You can get a new EGR valve for a reasonable amount, and they aren't typically tough to install. This is one fix you don't want to wait on because it can cause rough performance and increase pollution to the environment.
Bad Throttle Body Valve Position Sensor
If the car engine is revving in Park, the throttle body valve position sensor could be the issue. Most modern cars use an electronic drive-by wiring system that has a throttle body valve position sensor meant to control when it opens or closes. If it becomes contaminated, it could send the wrong signals to the throttle body.
In some cases, you can replace just the sensor. However, many cars will require a new throttle body to fix the problem.
Frayed or Disconnected Wiring
If the car keeps revving in Park and you are having trouble finding the problem, consider checking the wiring that runs into the computer. Electrical wires are prone to breaking or fraying over time. When this occurs, the electrical signals aren’t transmitted correctly, leading to mixed messages that affect the engine performance.
In some cases, you might be able to replace the wiring or harness yourself. However, if you aren’t sure what you are working with, it’s best to trust a professional.
Faulty Car Computer
The worst-case scenario if the car is revving up and down in Park is a defective computer. The ECM, ECU, and PCM all impact how the car revs. If any one of these computer modules goes bad, the signals can get crossed, leading to multiple performance issues.
Sadly, these aren’t cheap fixes. You are going to pay a good amount to put a new computer in it, plus it needs to be reflashed by the dealer to work with your vehicle.
What Does Revving In Park Do To A Car?
Is revving a car in Park bad? Not necessarily. If you are purposely revving your car in Park to warm up the engine, it could be a beneficial practice. What you need to worry about is the revving car in Park that doesn’t happen because of your input. This situation is caused by a problem that needs to be dealt with before engine damage occurs.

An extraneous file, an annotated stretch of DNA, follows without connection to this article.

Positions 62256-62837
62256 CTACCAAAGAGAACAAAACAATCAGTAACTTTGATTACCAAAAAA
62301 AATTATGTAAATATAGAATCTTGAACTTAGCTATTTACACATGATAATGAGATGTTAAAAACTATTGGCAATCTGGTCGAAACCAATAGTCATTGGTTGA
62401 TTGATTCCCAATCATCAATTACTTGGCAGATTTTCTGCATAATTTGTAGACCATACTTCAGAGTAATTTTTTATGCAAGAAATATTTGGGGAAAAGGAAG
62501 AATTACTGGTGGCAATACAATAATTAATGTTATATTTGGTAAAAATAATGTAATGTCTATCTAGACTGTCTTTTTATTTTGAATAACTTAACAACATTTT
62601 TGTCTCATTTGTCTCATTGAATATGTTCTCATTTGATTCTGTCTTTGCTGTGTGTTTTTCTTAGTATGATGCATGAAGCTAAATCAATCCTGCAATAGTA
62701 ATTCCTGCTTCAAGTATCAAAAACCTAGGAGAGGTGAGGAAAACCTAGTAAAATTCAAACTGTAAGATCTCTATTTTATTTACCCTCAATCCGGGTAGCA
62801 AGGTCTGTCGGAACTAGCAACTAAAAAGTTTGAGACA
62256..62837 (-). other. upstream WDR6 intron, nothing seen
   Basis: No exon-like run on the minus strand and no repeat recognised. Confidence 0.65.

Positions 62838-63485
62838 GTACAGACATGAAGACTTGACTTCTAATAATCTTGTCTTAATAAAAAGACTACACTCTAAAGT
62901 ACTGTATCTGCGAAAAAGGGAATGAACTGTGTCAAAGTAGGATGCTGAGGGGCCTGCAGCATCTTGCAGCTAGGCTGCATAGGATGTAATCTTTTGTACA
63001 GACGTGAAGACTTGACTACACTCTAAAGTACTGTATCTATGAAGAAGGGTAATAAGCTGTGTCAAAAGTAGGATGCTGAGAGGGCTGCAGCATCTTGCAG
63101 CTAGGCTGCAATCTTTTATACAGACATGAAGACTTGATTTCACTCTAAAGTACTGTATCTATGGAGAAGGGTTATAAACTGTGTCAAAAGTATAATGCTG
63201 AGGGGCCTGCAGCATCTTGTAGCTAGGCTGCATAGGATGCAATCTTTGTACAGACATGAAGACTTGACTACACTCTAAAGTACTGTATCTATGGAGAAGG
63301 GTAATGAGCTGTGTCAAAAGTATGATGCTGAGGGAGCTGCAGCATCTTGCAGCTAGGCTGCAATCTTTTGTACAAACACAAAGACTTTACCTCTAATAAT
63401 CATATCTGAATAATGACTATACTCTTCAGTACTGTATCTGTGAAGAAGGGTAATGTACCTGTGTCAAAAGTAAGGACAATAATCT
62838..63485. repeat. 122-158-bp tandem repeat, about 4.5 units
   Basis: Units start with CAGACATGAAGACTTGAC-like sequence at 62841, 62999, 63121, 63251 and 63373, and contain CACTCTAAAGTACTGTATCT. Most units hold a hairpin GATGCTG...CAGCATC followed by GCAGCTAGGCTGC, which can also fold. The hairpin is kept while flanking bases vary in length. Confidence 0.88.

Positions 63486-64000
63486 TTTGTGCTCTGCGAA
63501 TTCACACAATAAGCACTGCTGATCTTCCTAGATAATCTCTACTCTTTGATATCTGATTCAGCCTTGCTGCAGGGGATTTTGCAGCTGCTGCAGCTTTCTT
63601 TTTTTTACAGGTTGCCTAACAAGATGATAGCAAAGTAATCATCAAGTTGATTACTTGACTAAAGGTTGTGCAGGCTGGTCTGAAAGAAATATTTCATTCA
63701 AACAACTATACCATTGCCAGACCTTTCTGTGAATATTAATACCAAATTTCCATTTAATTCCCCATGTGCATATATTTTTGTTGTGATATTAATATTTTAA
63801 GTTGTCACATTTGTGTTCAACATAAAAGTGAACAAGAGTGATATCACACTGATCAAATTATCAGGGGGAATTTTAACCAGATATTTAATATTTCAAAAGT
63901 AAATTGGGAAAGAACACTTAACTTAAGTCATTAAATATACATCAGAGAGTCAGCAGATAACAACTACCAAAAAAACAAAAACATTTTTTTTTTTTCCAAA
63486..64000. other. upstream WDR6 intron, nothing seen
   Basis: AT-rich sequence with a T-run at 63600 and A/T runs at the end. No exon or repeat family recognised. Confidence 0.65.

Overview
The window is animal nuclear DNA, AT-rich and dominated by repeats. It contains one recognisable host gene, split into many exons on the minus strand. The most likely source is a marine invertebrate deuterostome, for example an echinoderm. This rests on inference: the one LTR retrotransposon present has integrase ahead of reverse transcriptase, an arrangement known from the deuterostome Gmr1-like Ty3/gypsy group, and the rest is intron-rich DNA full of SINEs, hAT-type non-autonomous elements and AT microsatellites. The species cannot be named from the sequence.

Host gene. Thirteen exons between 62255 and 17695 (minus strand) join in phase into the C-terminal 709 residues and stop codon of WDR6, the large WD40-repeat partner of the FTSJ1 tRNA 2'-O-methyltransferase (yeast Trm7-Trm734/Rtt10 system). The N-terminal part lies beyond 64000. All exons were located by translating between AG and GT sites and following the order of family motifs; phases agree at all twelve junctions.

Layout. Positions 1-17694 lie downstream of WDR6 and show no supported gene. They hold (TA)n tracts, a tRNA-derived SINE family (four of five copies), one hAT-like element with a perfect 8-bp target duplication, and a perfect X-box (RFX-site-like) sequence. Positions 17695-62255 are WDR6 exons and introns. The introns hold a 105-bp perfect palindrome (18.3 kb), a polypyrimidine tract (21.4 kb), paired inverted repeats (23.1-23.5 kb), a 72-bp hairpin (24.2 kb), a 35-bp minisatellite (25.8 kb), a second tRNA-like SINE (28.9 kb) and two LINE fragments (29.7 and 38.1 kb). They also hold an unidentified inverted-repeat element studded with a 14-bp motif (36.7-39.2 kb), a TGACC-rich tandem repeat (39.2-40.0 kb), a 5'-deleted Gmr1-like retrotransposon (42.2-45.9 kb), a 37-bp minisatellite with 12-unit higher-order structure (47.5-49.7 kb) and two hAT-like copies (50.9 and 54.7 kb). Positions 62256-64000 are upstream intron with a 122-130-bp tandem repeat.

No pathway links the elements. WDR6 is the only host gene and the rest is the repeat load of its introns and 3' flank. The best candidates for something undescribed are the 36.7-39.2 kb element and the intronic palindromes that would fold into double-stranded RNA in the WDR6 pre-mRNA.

Is revving your car in Park bad? Consider what’s happening with the fuel efficiency. You are using more fuel than you need to, allowing the engine to work harder without going anywhere. During this time, you are literally getting zero gallons per mile, which can be expensive if done frequently.
Common Car Revving Questions Answered
What causes a car to rev high while driving?
There’s likely a dirty sensor or failing mechanical part that may also turn on the Check Engine Light. You want to have it repaired before it creates further engine problems.
Is it good to rev your engine occasionally?
If you want to rev the engine in Park to warm it up, that’s a perfectly acceptable practice. Just be careful how high the revs go so you don’t cause unnecessary wear to the engine.
What happens if you rev your car too high?
The longer and harder you rev your engine, the more the throttle stays open. As the revs reach the red line on the tachometer, you can create permanent engine damage, which is a costly fix.
Why is my car revving up in Park? There’s probably a mechanical problem that you should deal with right away. In most cases, it’s simply the case of a contaminated sensor or part that can be cleaned, allowing you to get right back on the road.